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Ben Abbatangelo Wikipedia, Partner, Parents, Wife, Age, Twitter – In a recent panel discussion at the Garma Festival in the Northern Territory, Indigenous journalist Ben Abbatangelo shared his perspective on the upcoming Indigenous Voice to Parliament referendum. He emphasized that if the referendum were to fail, it should serve as a catalyst for greater change within the Indigenous community.
The Indigenous Voice to Parliament Referendum
The central focus of the panel discussion was the impending Indigenous Voice to Parliament referendum, a crucial issue for Indigenous Australians. This referendum aims to establish a mechanism that allows Indigenous people to have a say in the decisions that affect their lives.
Ben Abbatangelo Perspective
Ben Abbatangelo, a Gunaikurnai and Wotjobaluk writer, expressed his view that simply recognizing Indigenous people as distinct entities was not enough. He stated, “Recognizing us as peoples, for me, is nothing.” This sentiment underscores a desire for more meaningful change and empowerment.
Moving Beyond an Advisory Body
When an audience member raised the question of whether an advisory body similar to the former Aboriginal and Torres Strait Islander Commission (ATSIC) could be established if the Voice referendum failed, Abbatangelo offered a different perspective. He argued that creating another advisory body would not address the fundamental issues faced by Indigenous Australians.
“I think (we should) not lessen ourselves for an advisory body but pursue something that gives us our rights – that is self-government, self-determination, and something that will be able to sustain us and ensure that we have institutions that will be able to ensure our knowledge, identity, and actions,” Abbatangelo asserted.
The Importance of Self-Government and Self-Determination
Abbatangelo’s perspective emphasizes the importance of self-government and self-determination for Indigenous communities. These concepts go beyond mere recognition and strive to empower Indigenous people to shape their own destinies, control their resources, and make decisions that impact their lives.
A No Vote as a Beginning, Not an End
Abbatangelo made it clear that a “No” vote in the referendum would not signify the end of the road. Instead, he called for Indigenous people to embrace an era of reckoning and move away from the concept of recognition. He advocated for a rights-based agenda that would address the core issues faced by Indigenous communities.
He stated, “There’s a lot of doom about the No (case) to this, but I think there’s also a lot of power in stepping away, and I think the No leaves a clean canvas.”
Other Panelists Views
Joining Ben Abbatangelo on the panel were Malarndirri McCarthy, Marcia Langton, Merrki Ganambarr-Stubbs, and Taylah Gray. Professor Marcia Langton, a co-author of the Voice proposal, shared Abbatangelo’s sentiment that an advisory body alone would not suffice. She urged a “Yes” vote in the referendum and highlighted the misunderstanding surrounding the concept of a treaty. According to her, “‘Voice, treaty, truth’ doesn’t just refer to what people imagine treaties to be but also to the entire agreement-making process.”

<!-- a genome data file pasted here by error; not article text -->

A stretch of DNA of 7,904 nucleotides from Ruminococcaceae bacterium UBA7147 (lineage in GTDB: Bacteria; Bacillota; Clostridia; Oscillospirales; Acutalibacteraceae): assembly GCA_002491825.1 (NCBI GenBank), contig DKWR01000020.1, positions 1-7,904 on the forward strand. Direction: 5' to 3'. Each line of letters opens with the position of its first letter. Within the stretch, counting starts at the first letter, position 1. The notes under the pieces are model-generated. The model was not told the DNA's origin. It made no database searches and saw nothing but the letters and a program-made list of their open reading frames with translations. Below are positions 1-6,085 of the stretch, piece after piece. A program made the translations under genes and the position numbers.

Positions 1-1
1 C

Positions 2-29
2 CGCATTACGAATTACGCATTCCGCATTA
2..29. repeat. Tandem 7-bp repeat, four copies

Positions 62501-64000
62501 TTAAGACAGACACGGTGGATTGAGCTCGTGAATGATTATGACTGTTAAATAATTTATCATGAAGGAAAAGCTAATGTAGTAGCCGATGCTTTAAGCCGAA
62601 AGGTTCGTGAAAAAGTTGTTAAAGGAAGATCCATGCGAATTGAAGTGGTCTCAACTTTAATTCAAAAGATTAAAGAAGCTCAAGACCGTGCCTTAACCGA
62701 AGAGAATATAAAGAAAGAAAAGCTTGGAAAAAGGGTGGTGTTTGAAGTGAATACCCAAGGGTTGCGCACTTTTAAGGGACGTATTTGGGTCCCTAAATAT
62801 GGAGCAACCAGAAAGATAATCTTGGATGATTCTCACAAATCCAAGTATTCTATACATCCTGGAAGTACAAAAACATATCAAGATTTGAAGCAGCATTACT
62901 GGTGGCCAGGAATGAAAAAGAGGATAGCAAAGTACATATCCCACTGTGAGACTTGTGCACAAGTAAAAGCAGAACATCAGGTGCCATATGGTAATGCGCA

Senator Malarndirri McCarthy, the assistant minister for Indigenous Australians, was asked why Prime Minister Anthony Albanese did not announce a date for the referendum at Garma. She clarified that the Prime Minister had always intended to “make the decision between October and December.” Senator McCarthy stressed the importance of reaching all First Nations people across the country and acknowledged that some might find it challenging to get to the polls during the approaching wet season.
The Indigenous Voice to Parliament referendum is a significant step in recognizing and addressing the needs and aspirations of Indigenous Australians. While the debate continues, it’s clear that for many, the referendum represents more than just recognition; it’s about self-governance, self-determination, and pursuing rights that empower Indigenous communities to shape their own futures. Ben Abbatangelo’s call for a rights-based agenda in the event of a “No” vote highlights the determination of Indigenous Australians to achieve meaningful change. Regardless of the outcome, the discussion and advocacy surrounding the Indigenous Voice to Parliament are essential steps toward a more inclusive and equitable future for all Australians.
Why did Ben Abbatangelo suggest not creating another advisory body if the referendum fails?
Abbatangelo argued that creating another advisory body similar to ATSIC would not address the core issues faced by Indigenous Australians. Instead, he urged pursuing self-government, self-determination, and rights that empower Indigenous communities.
How did Ben Abbatangelo view a “No” vote in the referendum?
Abbatangelo saw a “No” vote as an opportunity for Indigenous people to embrace an era of reckoning and move away from the concept of recognition. He advocated for a rights-based agenda to address the fundamental issues faced by Indigenous communities.
What is Professor Marcia Langton’s perspective on the referendum?
Professor Marcia Langton, a co-author of the Voice proposal, shared Abbatangelo’s view that an advisory body alone would not be sufficient. She urged a “Yes” vote in the referendum and clarified that “‘Voice, treaty, truth’” encompasses the entire agreement-making process.
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